Letting your Siamese fluffy play outside and enact the hunt is very beneficial to them. It gets them the exercise they need, it satisfies their curiosity, and it’s just a load of fun for them.

Release stress

Think back to the last time you took a long walk in nature or along the beach. How did it make you feel? Relaxed, right? Your cat has that same feeling when playing outside. It’s perfect for your Siamese cat’s mental health to have some alone time outside.

siamese cat outside

Escape artists

Any cat owner who tries to desperately keep a cat inside while their fluffball can only think about escape knows that this is an exercise in futility. Often the cat wins and finds a split second in which they can escape.

Especially in a house that sees a lot of foot traffic, keeping a cat inside is often a mission impossible with kids or visitors. 

If your cat has the opportunity to go outside regularly, they won’t turn into escape artists, and it relieves a lot of stress for their owners, who constantly have to watch the door or avoid having open windows.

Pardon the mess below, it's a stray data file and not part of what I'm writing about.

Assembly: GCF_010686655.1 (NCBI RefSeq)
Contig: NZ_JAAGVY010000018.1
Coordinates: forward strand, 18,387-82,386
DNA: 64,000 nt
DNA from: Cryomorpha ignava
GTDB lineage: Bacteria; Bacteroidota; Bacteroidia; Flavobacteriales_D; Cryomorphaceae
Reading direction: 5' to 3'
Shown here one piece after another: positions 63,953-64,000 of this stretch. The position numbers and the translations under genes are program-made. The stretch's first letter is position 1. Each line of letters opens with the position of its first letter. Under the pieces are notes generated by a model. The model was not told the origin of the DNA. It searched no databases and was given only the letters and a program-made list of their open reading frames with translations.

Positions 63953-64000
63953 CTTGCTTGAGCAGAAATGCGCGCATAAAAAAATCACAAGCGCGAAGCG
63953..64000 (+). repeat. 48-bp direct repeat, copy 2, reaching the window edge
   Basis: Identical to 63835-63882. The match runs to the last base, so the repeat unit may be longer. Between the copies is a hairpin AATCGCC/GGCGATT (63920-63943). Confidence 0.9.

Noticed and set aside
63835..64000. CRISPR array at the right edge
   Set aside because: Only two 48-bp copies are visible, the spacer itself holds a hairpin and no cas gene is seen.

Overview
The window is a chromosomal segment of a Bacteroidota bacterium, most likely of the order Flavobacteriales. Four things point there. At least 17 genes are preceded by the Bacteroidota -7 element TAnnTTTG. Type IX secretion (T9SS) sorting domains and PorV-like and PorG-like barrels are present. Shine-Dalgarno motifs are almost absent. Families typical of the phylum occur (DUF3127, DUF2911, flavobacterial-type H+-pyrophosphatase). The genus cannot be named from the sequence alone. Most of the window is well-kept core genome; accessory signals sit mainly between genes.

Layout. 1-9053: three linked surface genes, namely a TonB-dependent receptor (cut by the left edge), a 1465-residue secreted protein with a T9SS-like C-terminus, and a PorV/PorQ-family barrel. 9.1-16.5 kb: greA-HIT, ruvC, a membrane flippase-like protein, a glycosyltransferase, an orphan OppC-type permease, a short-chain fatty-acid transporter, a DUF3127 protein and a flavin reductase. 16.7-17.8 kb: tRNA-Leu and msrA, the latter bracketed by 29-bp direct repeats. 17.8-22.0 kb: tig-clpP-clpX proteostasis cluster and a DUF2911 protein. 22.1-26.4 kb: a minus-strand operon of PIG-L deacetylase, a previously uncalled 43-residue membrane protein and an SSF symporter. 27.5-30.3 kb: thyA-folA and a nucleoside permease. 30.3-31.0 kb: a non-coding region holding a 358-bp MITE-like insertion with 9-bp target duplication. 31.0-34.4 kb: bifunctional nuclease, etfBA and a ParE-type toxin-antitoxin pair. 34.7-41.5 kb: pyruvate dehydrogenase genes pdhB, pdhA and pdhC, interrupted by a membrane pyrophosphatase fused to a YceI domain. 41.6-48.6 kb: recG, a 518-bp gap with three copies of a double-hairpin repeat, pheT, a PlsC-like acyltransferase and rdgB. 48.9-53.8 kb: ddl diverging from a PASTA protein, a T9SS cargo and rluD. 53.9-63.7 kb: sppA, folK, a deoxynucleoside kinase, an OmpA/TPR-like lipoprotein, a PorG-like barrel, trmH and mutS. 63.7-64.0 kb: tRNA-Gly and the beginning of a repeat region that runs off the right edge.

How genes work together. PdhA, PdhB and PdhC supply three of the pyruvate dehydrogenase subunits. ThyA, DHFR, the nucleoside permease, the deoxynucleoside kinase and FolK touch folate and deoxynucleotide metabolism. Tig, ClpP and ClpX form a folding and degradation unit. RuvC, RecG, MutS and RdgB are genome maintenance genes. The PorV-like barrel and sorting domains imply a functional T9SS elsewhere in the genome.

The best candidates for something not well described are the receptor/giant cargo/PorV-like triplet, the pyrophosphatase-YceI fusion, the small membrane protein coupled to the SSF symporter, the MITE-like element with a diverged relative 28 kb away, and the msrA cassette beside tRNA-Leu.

Litterbox advantages

All cats prefer to relieve themselves in nature. There’s nothing better for cats than burying a poop in actual soil and marking territory with pee. Although you might want to keep your litterbox, you will notice that it will need cleaning far less when your cat can go outside.

Road to independence

Siamese cats are known for being very dependent on humans and need a lot of attention whenever their owners are around. Although this is a reason for owners to have a Siamese cat, sometimes you’d want them to be a little less clingy and needy.

Siamese cats who regularly go outside are much more independent than their counterparts who always stay inside.

This is mainly because playing outside satisfies their curiosity and playfulness. Therefore they need a little less interaction with their humans.

Reasons to keep your Siamese cat indoors

Although there are plenty of advantages of allowing your Siamese cat to play outside, there are also several downsides.


Most cats like to hide and play in the bushes. Although not as much as their canine counterparts, they also like digging around in soil and dirt. Apart from that, they are known to dig around in trash if their cat nose picks up an interesting smell.